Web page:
The Genealogy of the Beddow Family (and others)

Thomas Jefferson Sweazea

Male 1870 - 1921  (51 years)

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  • Name Thomas Jefferson Sweazea  [1, 2
    Born 14 Oct 1870  Web Valley, Reynolds Co., Missouri Find all individuals with events at this location  [1, 2
    Gender Male 
    Died 27 Dec 1921  [1, 2
    Person ID I1121  Merged Tree

    Father William Sweazea,   b. 28 Nov 1828, Wayne County, Missouri Find all individuals with events at this location,   d. 2 May 1901, Reynolds County, Missouri Find all individuals with events at this location  (Age 72 years) 
    Mother Amanda Jane Mann,   b. 28 Feb 1829, Wayne County, Missouri Find all individuals with events at this location,   d. 23 Mar 1882, Reynolds County, Missouri Find all individuals with events at this location  (Age 53 years) 
    Married 17 Mar 1851  Wayne County, Missouri Find all individuals with events at this location  [1, 2
    Family ID F478  Group Sheet

    Family Ella Malloy 
    Married 6 Jun 1895  [1, 2
     1. Opal Sweazea
     2. Ava Sweazea
     3. Doyle Sweazea
     4. Living Sweazea
    Family ID F484  Group Sheet

  • Notes 
    • [18212.ged]


      Centennial History of Missouri; 1921, Page 102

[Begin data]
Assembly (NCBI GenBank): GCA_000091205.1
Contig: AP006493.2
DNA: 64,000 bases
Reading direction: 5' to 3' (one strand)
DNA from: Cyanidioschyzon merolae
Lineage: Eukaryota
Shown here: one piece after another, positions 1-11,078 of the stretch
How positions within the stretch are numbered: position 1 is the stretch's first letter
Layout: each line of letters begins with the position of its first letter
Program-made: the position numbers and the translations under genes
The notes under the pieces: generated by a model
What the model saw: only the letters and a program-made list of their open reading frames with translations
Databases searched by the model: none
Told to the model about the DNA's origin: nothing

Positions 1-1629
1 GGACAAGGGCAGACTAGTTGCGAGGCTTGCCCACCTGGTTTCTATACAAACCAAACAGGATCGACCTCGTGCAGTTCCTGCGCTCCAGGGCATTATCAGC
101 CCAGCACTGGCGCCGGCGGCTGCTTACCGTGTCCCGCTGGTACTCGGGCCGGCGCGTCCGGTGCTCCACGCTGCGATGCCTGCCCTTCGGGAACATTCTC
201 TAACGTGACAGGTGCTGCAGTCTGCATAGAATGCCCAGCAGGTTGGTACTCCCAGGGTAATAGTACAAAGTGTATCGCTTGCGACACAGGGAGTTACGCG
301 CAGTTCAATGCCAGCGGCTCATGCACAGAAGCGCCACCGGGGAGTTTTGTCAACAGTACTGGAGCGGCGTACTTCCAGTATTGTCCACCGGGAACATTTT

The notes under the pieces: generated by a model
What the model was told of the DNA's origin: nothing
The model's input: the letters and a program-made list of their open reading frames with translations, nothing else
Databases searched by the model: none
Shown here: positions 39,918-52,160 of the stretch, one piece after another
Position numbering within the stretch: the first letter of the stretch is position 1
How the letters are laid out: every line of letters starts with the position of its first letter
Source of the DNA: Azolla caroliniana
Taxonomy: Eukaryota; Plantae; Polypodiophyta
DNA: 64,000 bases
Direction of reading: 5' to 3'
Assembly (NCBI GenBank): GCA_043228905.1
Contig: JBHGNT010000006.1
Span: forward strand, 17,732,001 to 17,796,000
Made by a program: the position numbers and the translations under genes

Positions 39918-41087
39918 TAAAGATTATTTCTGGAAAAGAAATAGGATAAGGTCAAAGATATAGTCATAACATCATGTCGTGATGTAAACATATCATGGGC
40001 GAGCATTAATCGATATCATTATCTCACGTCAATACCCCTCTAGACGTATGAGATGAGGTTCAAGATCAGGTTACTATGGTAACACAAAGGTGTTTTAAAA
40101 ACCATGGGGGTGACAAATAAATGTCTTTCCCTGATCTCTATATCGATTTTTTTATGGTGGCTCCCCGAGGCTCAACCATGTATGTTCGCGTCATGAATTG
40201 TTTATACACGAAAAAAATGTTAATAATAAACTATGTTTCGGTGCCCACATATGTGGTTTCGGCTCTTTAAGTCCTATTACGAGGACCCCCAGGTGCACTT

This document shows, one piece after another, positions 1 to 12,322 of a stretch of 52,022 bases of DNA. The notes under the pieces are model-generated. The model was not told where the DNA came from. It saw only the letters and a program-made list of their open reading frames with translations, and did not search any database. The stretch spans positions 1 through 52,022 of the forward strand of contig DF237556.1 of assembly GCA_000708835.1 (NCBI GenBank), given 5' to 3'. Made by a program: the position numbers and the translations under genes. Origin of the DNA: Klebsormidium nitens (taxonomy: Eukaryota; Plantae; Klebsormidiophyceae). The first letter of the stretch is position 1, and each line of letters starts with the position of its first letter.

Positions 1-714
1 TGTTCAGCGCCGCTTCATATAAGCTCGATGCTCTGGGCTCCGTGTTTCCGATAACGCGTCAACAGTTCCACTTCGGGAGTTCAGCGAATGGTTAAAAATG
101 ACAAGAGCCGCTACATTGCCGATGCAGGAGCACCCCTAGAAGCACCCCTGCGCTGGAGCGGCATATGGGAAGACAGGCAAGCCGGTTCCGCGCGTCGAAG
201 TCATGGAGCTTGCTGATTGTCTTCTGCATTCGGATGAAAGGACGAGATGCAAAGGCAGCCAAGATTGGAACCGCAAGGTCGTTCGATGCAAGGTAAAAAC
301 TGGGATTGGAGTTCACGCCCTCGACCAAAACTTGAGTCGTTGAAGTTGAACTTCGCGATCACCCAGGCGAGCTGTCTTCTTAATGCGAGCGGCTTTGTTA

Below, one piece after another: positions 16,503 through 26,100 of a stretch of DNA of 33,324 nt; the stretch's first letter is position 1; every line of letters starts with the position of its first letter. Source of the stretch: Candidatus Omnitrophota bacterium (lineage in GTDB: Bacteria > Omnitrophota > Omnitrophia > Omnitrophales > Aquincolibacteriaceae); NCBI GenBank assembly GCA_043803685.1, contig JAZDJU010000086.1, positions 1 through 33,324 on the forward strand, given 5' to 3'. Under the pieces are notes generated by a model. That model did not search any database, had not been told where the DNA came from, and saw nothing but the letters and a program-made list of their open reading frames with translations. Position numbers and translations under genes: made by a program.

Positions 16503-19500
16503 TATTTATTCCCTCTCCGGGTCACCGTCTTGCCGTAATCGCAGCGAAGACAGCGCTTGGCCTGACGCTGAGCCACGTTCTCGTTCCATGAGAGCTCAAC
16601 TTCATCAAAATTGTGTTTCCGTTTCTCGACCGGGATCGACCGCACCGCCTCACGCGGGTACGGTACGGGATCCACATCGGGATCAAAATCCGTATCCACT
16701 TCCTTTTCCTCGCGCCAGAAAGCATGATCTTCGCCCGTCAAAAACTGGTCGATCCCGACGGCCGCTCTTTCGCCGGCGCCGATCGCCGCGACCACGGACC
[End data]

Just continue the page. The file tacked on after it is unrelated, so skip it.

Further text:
Thomas J. Sweazea, of St Louis, was born on his father's farm in Reynolds County, Missouri, October 14, 1870. He is a grandson of William Sweazea, a native of Tennessee, who removed to Missouri in 1808, becoming one of the pioneer settlers of the state. He located near the Black River, where he entered and purchased a large and fertile tract of land, which he tilled and developed and on which he made his home until his death in 1850. His son William Sweazea, born in Missouri in 1832, [1828] was reared in Wayne County, where he started in the business world as a farmer, cultivating first a small tract of land on the Black River. In 1865, he removed to Reynolds county, where he purchased other land and thereon spent his remaining days in the cultivation and improvement of his farm, which he developed into a valuable and productive property that was devoted to the raising of grain and live stock. Thereon he died in 1901 and in his death the community lost one of its substantial and highly respected citizens. He married Amanda (Jane) Mann, of Reynolds County, who was born in 1832, a daughter of George Mann, a native of South Carolina, who in early life removed westward, establishing his home in the Black River district of Missouri. His daughter, Mrs. Sweazea, passed away in 1880 (1882), at the age of forty-eight years. (fifty three years). Both Mr. and Mrs. William Sweazea were devout and consistent members of the Baptist church and in that faith they reared their family. They were parents of the following named: William A., a resident of Wayne county; Sophronia, the wife of Robert Benson, of Alabama; and Margaret, the wife of M.L. Sanders, of Leeper, Missouri (Mary Lou, married John Mann; Richard Sweazea, died a young man) Melvina;.